The official chart recorded that Jackson Bend was in eighth position near the mile mark of the Derby before being steadied and forced to alter course on the sloppy, sealed surface at Churchill Downs. It turned out to be the first time the son of Hear No Evil was ever worse than second.
Mike Smith has the return mount for the Preakness breaking from post position 6 at morning-line odds of 12-1.
LOOKIN AT LUCKY – Hall of Fame trainer Bob Baffert sent his Preakness colt out for an easy mile-and-three-eighths jog under exercise rider Dana Barnes at 8:30 a.m. Thursday. It was the first visit to the track at Pimlico for the beaten Kentucky Derby favorite, who is the 3-1 second choice on the Preakness morning line.
“He went nice. He just sort of got a feel for it,” Baffert said. “On a muddy track you can’t really get a good grip of it, but he looked good. That’s not the surface we’re going to be running on. He got a good look at the track around there. When there isn’t any horses training on it, it’s sort of weird for him, but he took in all the sights pretty good. He went easy around there. We don’t do much once we get here with him. He’s doing well.”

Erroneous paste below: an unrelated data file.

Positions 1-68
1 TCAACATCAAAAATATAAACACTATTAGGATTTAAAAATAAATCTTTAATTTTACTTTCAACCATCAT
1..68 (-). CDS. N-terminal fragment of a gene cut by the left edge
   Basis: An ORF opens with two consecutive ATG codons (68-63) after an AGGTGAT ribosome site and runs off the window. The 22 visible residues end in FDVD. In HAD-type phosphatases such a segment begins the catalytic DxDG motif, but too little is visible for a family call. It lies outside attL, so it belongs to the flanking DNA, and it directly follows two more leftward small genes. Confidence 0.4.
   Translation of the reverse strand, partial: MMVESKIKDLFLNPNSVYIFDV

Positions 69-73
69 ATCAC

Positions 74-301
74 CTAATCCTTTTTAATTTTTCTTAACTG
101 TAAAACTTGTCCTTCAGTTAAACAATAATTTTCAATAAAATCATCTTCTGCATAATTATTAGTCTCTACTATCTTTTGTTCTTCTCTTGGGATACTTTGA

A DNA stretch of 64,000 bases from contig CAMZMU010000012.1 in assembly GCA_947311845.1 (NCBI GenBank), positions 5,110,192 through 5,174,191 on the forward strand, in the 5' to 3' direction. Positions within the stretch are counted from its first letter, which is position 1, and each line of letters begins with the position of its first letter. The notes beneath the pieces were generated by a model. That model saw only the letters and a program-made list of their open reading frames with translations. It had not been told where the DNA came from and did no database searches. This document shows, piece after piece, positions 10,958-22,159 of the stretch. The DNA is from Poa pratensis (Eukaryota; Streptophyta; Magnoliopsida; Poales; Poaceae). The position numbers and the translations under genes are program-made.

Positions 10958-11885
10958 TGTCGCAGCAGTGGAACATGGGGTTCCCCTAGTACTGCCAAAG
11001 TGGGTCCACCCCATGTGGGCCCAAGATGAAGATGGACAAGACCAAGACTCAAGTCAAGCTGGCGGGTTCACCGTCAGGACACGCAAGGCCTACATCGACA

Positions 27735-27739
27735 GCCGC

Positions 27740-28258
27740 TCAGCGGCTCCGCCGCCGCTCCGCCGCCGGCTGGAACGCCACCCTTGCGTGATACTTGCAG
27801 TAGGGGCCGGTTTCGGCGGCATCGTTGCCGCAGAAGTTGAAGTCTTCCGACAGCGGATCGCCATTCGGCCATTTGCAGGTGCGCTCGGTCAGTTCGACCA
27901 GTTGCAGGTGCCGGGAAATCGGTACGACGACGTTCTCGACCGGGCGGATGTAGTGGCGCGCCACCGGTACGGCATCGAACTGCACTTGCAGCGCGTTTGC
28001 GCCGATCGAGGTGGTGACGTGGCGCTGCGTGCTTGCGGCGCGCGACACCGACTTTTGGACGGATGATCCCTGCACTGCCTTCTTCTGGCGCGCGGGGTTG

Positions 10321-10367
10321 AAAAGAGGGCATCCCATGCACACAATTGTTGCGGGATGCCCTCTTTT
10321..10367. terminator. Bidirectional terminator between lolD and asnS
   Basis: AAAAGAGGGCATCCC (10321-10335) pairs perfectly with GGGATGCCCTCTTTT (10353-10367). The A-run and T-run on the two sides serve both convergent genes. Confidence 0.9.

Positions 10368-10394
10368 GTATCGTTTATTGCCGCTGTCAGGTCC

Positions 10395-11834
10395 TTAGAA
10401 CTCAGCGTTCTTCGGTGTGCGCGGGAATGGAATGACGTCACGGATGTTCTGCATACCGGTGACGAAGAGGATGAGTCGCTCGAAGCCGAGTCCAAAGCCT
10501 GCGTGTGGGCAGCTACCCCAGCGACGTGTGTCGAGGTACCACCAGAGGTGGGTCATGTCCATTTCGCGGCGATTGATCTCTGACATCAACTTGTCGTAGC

Baffert saddled two horses in the Kentucky Derby. Lookin At Lucky drew the rail, a tough assignment in a 20-horse field. He was twice knocked into the rail early on, effectively ending his chances of winning. He rallied to finish sixth. The speedy Conveyance set the pace for three-quarters of a mile before his energy was depleted.
After the Derby, Baffert decided to change jockeys on Lookin At Lucky, replacing Garrett Gomez, acknowledged as one of the premier riders in the country, with 25-year-old Martin Garcia, who is emerging as a star in California, where Baffert is based. It is an unusual situation for Gomez and his agent, Ron Anderson, to be dropped by any trainer.
“We just weren’t having any luck. That’s what it was,” Baffert said. “And they understood.”